Rebekah Brooks giving evidence at Leveson Inquiry

Former executive of News International and editor of News of the World and The Sun is giving evidence.
Rebekah Brooks is currently giving evidence to the Leveson Inquiry. Robert Jay QC began by asking about communications between herself and government figures.
It has been been revealed that there were ‘indirect commiserations’ sent front Prime Minister David Cameron and Chancellor George Osborne at the time of her resignation following the phone-hacking scandal. She noted that there weren’t many Labour politicians who sent commiserations.
Brooks also spoke about the difference of opinions on certain issues between herself and Rupert Murdoch. “We disagreed about quite a few things”,adding that he liked more political stories, while she would push for more celebrity orientated stories.

“Although i met Rupert Murdoch on a few occasions when i was Features Editor of News of the World, I only had direct contact with him when i became Deputy Editor in 1995. Rupert Murdoch would sometimes ring the newspaper on a Saturday evening and either the editor or I would take the call” – via Brooks witness statement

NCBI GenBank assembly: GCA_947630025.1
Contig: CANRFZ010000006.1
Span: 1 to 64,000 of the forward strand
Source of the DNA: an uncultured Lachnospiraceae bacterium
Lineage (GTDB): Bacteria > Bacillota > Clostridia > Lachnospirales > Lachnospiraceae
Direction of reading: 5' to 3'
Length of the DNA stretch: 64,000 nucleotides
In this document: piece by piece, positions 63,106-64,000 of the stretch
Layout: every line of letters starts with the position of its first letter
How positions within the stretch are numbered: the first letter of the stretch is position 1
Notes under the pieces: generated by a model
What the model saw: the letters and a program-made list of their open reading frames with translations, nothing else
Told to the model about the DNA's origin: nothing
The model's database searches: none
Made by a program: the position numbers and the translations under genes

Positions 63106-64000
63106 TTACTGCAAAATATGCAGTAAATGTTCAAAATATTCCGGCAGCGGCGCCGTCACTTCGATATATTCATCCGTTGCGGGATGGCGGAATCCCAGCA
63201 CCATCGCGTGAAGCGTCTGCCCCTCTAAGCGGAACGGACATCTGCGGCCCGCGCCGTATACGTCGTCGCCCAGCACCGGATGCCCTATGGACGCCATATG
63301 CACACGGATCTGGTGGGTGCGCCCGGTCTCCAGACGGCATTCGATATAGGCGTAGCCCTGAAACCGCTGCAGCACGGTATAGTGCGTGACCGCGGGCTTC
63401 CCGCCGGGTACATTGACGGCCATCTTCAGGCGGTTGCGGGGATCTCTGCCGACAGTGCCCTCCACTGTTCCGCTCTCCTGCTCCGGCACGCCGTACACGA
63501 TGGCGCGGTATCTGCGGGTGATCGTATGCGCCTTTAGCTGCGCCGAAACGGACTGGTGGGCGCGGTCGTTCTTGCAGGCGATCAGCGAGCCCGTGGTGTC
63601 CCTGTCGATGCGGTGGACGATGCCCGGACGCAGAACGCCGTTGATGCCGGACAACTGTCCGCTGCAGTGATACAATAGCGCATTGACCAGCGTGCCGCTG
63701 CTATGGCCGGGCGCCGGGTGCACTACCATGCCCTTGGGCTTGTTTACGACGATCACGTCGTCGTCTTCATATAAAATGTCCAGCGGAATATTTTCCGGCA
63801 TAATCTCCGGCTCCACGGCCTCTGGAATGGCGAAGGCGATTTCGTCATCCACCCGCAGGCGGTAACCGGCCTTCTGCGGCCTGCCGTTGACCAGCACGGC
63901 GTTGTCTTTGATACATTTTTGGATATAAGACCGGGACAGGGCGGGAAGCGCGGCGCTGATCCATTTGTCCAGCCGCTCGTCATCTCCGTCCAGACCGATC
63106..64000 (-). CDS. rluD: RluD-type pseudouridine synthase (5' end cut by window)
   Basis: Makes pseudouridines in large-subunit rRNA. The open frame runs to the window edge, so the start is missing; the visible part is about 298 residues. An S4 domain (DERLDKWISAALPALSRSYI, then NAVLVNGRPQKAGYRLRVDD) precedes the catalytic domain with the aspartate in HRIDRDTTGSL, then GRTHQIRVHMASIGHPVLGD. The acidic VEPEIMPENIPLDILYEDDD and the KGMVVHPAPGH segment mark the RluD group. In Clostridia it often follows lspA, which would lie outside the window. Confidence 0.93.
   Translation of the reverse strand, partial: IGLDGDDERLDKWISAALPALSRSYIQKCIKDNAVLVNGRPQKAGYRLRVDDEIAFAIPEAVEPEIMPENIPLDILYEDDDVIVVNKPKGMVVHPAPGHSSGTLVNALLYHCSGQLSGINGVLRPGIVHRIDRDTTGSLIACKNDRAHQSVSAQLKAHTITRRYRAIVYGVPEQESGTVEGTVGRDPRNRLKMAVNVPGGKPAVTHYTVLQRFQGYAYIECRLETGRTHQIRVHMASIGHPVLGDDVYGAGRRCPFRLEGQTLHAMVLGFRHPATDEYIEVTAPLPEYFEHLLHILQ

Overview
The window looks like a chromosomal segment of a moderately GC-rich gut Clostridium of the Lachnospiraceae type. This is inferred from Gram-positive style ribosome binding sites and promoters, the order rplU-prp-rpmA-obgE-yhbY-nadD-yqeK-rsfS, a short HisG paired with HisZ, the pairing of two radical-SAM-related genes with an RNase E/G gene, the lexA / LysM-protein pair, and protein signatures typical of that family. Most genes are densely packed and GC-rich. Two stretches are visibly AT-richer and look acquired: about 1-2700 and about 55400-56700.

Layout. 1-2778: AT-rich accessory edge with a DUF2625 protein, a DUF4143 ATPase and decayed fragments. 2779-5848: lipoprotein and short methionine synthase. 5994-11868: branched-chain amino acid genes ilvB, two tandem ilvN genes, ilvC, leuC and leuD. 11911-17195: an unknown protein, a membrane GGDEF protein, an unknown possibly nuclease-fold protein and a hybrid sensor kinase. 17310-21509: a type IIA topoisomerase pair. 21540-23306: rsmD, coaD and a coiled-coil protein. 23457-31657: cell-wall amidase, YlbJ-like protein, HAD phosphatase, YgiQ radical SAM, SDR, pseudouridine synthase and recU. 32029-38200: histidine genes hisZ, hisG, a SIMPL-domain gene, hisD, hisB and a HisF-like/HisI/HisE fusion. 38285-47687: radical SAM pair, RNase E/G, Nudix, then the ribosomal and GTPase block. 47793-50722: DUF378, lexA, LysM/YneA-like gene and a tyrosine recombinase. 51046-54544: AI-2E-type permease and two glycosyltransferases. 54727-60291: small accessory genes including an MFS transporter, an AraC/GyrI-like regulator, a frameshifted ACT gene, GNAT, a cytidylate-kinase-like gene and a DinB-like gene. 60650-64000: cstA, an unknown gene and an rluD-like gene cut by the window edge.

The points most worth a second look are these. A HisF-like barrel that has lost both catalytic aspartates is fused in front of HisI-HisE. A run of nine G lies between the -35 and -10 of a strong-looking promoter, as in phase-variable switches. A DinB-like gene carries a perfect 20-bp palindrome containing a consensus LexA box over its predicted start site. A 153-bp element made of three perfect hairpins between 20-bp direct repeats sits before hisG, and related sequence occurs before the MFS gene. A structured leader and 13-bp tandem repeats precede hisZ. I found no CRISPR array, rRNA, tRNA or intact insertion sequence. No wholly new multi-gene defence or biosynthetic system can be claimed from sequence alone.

The main questioning so far has concerned her time at The Sun and how she became editor at the biggest selling newspaper in the UK. “Your power is your readership – it’s not an individual power”, she said after speaking about how the newspaper ‘reflects’ what the public is thinking.
When The Sun published a hand-written letter from Prime Minister Gordon Brown to the family of a dead soldier, Brooks said Brown called her personally after the article was heavily critical of the letter due to spelling mistakes made by the PM.  He is said to have been ‘very angry’ over the story.
With the relation between herself and current Prime Minister David Cameron she says that they do text, but not on the scale that some have claimed. Brooks said that she and Cameron discussed phone-hacking allegations, but were ‘general discussions’.
Gordon Brown Story
Rebekah Brooks has been asked about the story The Sun published in 2006 that Gordon Brown’s son had cystic fibrosis. It was revealed last year that the story was obtained through a man who had a son with the same condition, but refused to reveal more information about ‘the man’.
Brooks said that Brown came to the wrong assumption last year when it was alleged that the info had came from medical records. It’s not established if Gordon, or wife Sarah gave ‘explicit’ permission to run the story although Brooks says that if they asked her not to run the story she would not have done.
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